ISLAMABAD: A preliminary analysis of random data of electricity distribution companies (Discos) has found massive presumptive billing, overcharging and increase in system losses, leading to an outburst of public anger and increased consumer complaints.
These initial findings are based on evaluation of about 150,000 consumer data across 10 distribution companies of Wapda (Water and Power Development Authority) conducted by a team headed by prime minister’s special assistant Dr Mussadik Malik.
Malik is expected to submit a report to the federal cabinet on Sept 22 (Monday) that would suggest lifting a ban on recruitment of meter readers.
“We have moved a summary for fresh inductions and hope to get approval for induction of at least 50 per cent against vacant posts of meter readers immediately,” a water and power ministry official confirmed. He declined to give the number of vacant posts but said the shortage was in tens of thousands.
According to informed sources, Malik has also identified removal of slab benefit, higher electricity consumption in July and August and the pressure on the workforce of distribution companies to improve recoveries as some of the reasons behind a public unrest.
It has been noted that about 30 to 35pc billing was taking place in a presumptive manner because of a serious shortage of meter reading workforce because of a continuous ban on fresh recruitments for more than a decade now.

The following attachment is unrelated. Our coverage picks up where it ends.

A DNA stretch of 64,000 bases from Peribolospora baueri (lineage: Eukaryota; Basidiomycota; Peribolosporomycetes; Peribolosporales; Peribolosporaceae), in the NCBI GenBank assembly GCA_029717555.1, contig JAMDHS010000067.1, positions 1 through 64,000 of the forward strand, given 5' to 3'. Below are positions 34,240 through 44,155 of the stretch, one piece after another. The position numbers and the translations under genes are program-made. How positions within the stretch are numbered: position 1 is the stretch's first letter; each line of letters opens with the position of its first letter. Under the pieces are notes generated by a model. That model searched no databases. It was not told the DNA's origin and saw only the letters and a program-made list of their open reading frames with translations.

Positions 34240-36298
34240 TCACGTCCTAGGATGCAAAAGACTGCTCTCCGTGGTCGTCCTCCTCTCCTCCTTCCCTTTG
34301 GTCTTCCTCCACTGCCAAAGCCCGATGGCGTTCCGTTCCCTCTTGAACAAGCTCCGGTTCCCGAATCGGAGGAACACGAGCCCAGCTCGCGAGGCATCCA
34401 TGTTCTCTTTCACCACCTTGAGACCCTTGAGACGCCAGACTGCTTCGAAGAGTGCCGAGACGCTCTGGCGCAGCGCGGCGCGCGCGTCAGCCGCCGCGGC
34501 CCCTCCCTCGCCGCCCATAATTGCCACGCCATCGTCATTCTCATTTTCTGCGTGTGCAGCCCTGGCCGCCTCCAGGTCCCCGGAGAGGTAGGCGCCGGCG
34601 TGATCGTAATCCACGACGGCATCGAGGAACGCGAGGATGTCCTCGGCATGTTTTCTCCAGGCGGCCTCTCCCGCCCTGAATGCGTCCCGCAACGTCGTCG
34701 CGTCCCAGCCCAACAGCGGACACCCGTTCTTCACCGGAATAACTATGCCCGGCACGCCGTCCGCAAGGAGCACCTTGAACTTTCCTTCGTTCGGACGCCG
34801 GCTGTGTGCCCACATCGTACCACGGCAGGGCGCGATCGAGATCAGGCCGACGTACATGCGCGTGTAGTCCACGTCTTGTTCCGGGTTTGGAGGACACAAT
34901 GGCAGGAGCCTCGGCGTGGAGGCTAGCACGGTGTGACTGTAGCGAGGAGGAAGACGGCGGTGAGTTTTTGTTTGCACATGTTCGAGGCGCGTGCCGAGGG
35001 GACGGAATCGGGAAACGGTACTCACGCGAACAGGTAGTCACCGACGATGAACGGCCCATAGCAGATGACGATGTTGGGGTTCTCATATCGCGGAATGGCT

This means that about a third of total meters are not read and billing is done on the pattern of previous months or years. Simply put, reading of each meter takes place every third month on average.
The overall financial impact of estimated billing, overcharging, cooked-up consumption was estimated at about Rs15-16 billion for July.
The situation was almost the same in August that led to an uneasy discussion during a meeting of the federal cabinet a few days back. The prime minister directed Malik to investigate the issue and submit a report.
Reports were also received where electricity units were added in case consumption was in close range of higher rate slab. For instance, a consumer having actual monthly consumption of 190 units should be charged Rs5.79 units for 100 units and Rs8.11 per unit for next 90 units. However, the reading was intentionally increased to 205 units, which raised the rate to Rs12.9 per unit.
The rate for consumption above 300 jumps further to Rs16 per unit. Consumers having digital time of day meters are at double disadvantage because they are straightaway charged at Rs12.50 per unit for off-peak and Rs18 for peak consumption even if they consume less than 200 units and do not qualify for protected or subsidised category. About 65pc of consumers fall in the category of 200-400 unit consumption per month.
An official of the water and power ministry said the increase of just a few units in this case resulted in an increase of Rs900 for a consumer.
There is little chance a consumer could notice this change in reading because of almost a 10-day gap between meter reading and bill delivery.
Perhaps this was the reason that consumer complaints were unprecedented during the months of July and August in majority of distribution companies except in case of Peshawar Electric Supply Company where a programme supported by a US fund required photo-read of meters.
He, however, claimed that there was no evidence or indication to suggest any instruction from the power ministry or systematic approach to building bills. There was, however, clear indication that as the power supply was increased in some cases to 16,500 MW, the losses of power companies increased which showed the tariff increase was also resulting in increased theft or pilferage.
Therefore, the distribution companies have been asked to ensure at all costs the full payment of electricity they procured from the central power purchase agency (CPPA) or else be held accountable for failure.
Published in Dawn, September 20th, 2014